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Once the tears started flowing, they wouldn’t stop.

I was alone in my house on Saturday morning, a dull, humid, overcast morning that cast a dreary glow on everything. Mike had gone out, and I was left home alone to do some work, and finish up packing. There were a still a few items in my house that inadvertently hadn’t been saved, boxed and moved to storage.

Up until now, I have been the stoic one. I have been quick to discard. I have not been overly sentimental. My friends cried as they said goodbye to my house at dinner last week, but I did not. It’s just a house- just things, after all, I thought. And Mike and I are starting a new chapter. New is exciting, fresh, energizing. This is the right time.

But as I walked around my house for one of the last times, I was overcome with an intense heaviness, sobbing as I went from room to room. It was the same kind of crying that emerged from deep within my gut when my mom and dad died. Big, heavy, sobs. The kind of sobs that make you question life decisions. What was I doing? I have loved this house for 30 years. We constructed this house with the help of my father. We raised three fabulous adults in this house, and built an amazing marriage.

I went from room to room, taking pictures of half empty rooms, regretting that I had not captured the house when it is was full or people and energy.

Here’s the empty couch in the den where I fell asleep almost every night while Mike scratched my head, the couch that comforted me, the TV that distracted me, and the afghan my grandmother crocheted that enveloped me as I recovered from chemo. Click. Carefully, I lifted the house dedication we had commissioned off the den wall and brought it to my heart.

Here’s the dining room table that I set beautifully every new year’s eve, channeling my mother’s creativity, and where friends and family gathered for countless events. Click.

Here’s the empty spot where the pool table used to be—right smack in the living room. Oh God, how my mother hated that pool table in the living room! But how she would have loved to see her family gathered around that pool table when we turned it into a gigantic Seder table for Passover. Click- on the empty space.

Here’s the screened in porch table where we dined on summer evenings. Click. I laughed remembering that my kids told us recently that they thought we built the porch so we would have a place to smoke pot that didn’t smell up the house. Definitely not true, but it became clear during their high school years why they would think such a thing. Leaving the room, I noticed tape on the ceiling where a happy birthday banner had been hung recently. Or was it old tape, left over from some past celebration? I got up on a chair, peeled it off.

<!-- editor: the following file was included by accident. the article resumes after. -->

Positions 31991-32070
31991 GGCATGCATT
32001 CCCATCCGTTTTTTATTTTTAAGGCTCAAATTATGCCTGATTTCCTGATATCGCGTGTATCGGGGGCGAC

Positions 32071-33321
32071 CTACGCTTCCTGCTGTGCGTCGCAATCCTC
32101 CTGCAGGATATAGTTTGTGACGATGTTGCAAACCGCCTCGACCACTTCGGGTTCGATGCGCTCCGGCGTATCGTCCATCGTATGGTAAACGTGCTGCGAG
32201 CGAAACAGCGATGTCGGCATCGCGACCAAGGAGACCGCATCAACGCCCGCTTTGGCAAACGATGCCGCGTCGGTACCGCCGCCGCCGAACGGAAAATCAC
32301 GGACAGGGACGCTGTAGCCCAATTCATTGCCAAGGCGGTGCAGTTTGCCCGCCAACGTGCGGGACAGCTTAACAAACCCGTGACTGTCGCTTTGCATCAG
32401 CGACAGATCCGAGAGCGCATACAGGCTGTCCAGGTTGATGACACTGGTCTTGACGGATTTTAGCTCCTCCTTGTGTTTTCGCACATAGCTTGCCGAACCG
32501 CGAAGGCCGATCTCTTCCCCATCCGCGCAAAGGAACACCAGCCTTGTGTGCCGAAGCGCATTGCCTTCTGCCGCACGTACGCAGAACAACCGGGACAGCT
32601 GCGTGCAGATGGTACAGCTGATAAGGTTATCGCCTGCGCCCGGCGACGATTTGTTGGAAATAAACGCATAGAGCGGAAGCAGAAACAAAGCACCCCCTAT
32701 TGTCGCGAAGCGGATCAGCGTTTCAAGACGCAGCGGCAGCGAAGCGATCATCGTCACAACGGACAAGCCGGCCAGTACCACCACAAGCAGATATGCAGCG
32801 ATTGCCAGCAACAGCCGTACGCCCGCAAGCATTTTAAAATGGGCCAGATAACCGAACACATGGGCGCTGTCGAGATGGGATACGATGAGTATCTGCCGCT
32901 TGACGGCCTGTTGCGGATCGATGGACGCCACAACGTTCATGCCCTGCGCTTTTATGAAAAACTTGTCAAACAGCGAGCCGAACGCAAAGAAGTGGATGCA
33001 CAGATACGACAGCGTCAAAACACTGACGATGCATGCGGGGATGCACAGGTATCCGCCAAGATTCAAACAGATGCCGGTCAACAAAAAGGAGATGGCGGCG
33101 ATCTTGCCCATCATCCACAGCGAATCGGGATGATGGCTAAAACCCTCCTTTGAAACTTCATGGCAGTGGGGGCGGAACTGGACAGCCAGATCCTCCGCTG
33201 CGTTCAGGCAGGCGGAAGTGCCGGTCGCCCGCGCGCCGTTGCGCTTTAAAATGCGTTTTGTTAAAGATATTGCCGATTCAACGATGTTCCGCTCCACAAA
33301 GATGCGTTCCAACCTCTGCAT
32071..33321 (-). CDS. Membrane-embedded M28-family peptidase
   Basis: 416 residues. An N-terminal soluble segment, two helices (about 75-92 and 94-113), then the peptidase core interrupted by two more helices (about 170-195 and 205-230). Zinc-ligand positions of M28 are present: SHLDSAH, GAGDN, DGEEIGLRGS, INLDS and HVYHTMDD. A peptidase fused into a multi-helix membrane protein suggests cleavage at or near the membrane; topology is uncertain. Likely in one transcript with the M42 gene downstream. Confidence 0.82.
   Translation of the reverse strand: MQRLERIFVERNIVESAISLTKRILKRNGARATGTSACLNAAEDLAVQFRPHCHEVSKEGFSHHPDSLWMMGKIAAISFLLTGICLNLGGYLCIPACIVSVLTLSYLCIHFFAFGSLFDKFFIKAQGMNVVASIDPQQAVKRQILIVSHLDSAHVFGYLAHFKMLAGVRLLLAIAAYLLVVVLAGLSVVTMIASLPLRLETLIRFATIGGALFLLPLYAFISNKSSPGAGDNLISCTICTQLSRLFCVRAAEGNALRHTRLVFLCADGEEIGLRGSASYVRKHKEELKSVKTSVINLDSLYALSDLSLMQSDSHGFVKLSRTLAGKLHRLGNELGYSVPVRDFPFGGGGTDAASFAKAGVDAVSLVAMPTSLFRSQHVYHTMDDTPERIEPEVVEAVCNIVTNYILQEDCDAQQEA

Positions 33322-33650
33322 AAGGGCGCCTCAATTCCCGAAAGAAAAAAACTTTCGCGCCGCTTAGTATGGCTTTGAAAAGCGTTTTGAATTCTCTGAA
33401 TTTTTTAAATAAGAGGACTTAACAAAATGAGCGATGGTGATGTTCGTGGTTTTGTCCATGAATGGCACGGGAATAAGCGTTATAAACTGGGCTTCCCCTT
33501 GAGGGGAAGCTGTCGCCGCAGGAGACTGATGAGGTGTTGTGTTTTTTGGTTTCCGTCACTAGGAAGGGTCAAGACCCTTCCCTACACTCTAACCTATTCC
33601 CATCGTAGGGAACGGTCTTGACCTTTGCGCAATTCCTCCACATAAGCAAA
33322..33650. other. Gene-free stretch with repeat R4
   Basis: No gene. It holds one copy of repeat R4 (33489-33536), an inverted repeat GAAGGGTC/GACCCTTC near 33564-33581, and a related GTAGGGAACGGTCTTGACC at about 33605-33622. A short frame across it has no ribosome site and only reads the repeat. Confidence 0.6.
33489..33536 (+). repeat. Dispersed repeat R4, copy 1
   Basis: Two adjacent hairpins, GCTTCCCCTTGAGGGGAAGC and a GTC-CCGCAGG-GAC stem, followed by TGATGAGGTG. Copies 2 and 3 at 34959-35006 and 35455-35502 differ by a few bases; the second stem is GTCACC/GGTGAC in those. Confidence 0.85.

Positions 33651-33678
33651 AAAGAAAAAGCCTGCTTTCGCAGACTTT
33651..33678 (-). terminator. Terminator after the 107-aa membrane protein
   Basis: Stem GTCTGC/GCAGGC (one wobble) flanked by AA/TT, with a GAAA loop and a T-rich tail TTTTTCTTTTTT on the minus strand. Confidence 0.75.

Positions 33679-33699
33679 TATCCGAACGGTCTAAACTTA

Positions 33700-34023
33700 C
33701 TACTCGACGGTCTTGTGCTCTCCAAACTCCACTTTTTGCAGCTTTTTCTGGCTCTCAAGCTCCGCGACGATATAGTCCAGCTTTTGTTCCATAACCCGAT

Here’s the mudroom where I must have done 10,000 loads of laundry; the shower with the awesome water pressure; the backyard where graduations and summer birthdays were celebrated, where once there was a vegetable garden, a dog run, a volleyball net, a tetherball. Click, click, click.

I sat down to catch my breath in the chair that I sat in while Mike buzzed off all my hair off when it started to fall out during chemo, and then went back upstairs, without taking a picture.

Here’s the room, that was once a nanny room, where under the bed we found a bottle of Crown Royal after a call from my grandmother, who insisted that our nanny had taken the bottle from her house. That’s how we uncovered that we had hired a kleptomaniac nanny. Traumatic, yes, but it has remained a great story.

Later, post nannies, that same bedroom became my son’s room. Being the only boy child, we thought Eddie needed some privacy. With that privacy, he almost blew up the house, experimenting with a scented candle and some lighter fluid. I smiled at that memory too, because as we always say, “close doesn’t count.” Click.

Here’s the bedroom that once had ANNIE in pink block letters on the door (and that still has the same window treatments that she had as a little girl). And Melissa’s bedroom that had once been decorated in browns and blues, but became all girlie when she moved in with her flowered comforter and vast assortment of Barbies and American girls. Click, click.

I opened empty closets that once held trumpets, drums, and yes, even an accordion. I opened and closed drawers that I checked 5 times last week, just to make sure that I hadn’t overlooked a treasure.

So yeah, I admit it. I’m not a rock after all.

Felice says I should make this my theme song for the month of August…not a bad idea!

 

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How It Feels To Sell A House Of 30 Years was last modified: by

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